A “revolution” in how care work is provided, distributed and valued is necessary if women are to achieve equality, a leading academic in women’s rights has warned.
UCD emeritus associate professor of sociology Ursula Barry told the National Women’s Council of Ireland’s annual general meeting (agm) on Thursday that any Government serious about gender equality must “place the care economy at [the] centre” of its economic thinking.
The work of caring for children, older people, and disabled and sick people were essential to the smooth functioning of society and economies yet its economic contribution was not measured, because in the vast majority of cases it was done by women and was unpaid, she said.
“It means that a very significant amount of the economic activity women carry out is hidden, invisible, unmeasured and devalued.”
She was addressing the council as it said it would be “campaigning very strongly” for a referendum next year on Article 41.2 of the Constitution. The central recommendation from the Citizens’ Assembly on gender equality last year was that the article, which refers to women’s “life within the home” and mothers’ “duties within the home” be deleted and replaced.
National women’s council director Orla O’Connor said she hoped the campaign would, “bring about a whole conversation on care [and] hopefully … lead to enshrining the value of care in our Constitution. This is a really critical moment at which we are having this discussion on care … coming from the pandemic there really has been a new focus on the issue and importance of care in all our lives.”
Care work was “highly gendered” with 98 per cent of professional carers women and with the vast majority of unpaid care work delivered by women.
“When time is spent investing in care it’s not spent on other things like participating in social and political life … This has all come at a huge cost to women’s equality. We need to shift this narrative around care.”
Freeing all women — particularly lone parents and those in poverty — from having to provide thousands of hours of unpaid work, to enable them take up education or paid employment would require publicly provided, accessible and affordable care services such as childcare, she said.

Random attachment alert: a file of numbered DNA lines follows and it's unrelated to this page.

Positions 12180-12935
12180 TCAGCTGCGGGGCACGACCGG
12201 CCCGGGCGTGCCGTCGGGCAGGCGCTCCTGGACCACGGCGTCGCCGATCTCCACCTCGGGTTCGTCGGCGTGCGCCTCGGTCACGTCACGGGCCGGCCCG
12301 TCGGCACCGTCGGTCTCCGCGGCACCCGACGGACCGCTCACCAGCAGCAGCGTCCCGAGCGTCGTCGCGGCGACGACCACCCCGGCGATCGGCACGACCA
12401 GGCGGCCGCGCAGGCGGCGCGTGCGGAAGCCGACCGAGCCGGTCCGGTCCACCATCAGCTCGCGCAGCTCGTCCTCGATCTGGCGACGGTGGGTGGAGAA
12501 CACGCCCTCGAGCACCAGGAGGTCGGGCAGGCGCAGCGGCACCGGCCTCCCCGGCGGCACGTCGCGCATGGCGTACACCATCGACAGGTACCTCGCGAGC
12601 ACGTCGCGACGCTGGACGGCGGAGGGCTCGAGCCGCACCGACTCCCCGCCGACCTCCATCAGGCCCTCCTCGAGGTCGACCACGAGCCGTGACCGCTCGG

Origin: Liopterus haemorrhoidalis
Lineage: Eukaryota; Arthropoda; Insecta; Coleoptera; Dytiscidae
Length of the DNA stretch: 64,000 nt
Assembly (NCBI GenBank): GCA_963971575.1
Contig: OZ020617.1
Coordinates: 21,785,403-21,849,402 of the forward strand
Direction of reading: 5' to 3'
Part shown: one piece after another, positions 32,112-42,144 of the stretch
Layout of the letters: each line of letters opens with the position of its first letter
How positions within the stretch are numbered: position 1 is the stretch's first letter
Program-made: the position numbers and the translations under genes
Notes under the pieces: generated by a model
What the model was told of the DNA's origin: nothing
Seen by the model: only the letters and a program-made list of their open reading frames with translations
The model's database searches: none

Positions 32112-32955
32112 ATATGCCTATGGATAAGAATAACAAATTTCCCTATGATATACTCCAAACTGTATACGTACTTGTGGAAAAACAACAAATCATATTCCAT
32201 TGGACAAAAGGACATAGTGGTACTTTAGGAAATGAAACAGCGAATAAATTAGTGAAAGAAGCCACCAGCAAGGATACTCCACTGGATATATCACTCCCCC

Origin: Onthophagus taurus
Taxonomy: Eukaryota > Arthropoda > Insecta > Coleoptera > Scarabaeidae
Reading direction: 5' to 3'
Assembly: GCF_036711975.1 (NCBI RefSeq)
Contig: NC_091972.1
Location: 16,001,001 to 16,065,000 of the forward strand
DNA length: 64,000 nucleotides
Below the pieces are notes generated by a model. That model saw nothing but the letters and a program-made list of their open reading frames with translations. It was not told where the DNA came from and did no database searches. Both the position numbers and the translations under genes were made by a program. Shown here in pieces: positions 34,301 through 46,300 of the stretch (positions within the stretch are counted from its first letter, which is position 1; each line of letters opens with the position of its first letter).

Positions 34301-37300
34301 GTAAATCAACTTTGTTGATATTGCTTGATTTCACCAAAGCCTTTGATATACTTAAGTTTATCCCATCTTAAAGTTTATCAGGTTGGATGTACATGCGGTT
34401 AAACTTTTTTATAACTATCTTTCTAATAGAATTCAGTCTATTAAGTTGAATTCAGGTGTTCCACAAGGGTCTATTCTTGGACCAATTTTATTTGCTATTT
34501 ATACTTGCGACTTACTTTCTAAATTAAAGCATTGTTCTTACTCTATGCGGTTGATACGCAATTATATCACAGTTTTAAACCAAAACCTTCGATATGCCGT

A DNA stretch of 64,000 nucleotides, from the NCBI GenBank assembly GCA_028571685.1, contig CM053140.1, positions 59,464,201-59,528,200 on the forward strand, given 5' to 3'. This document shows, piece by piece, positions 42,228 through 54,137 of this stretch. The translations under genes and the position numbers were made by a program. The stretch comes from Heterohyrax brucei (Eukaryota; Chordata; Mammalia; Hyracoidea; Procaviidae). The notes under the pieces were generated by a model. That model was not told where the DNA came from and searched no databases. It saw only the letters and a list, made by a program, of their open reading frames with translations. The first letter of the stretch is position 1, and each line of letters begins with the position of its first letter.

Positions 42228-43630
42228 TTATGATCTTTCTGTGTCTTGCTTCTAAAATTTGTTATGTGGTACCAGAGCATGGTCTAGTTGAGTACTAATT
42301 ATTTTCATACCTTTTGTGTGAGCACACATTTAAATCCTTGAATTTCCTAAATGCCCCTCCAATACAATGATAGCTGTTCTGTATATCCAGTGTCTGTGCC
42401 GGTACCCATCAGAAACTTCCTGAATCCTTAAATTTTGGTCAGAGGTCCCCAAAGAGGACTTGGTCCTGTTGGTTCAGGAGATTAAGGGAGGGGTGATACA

“Valuing care means decent pay and conditions for workers,” she added, noting this was especially important for migrant women care workers.
Asked about the cost to the exchequer of delivering publicly funded care services, she said she believed citizens were ready to talk about “tough choices and that’s about policies on taxation to have these public services … It does mean a radical shift in terms of economic choices”.
Labour Party leader and chairwoman of the Oireachtas Committee on Gender Equality Ivana Bacik said nine of the Citizens’ Assembly’s 45 recommendations concerned care. Implementation of these along with constitutional change would “help us to deliver that revolution” she said.
Noting escalating costs across the economy, and a “brutal war in Ukraine”, she said these should not be used as excuses to delay. “Over 75 years ago in Britain, out of the ruins of [the second] World War, we saw the National Health Service being built — a genuinely revolutionary model of care and transformative system that has remained such a bedrock of society there. We need to see the same vision and transformative change here.”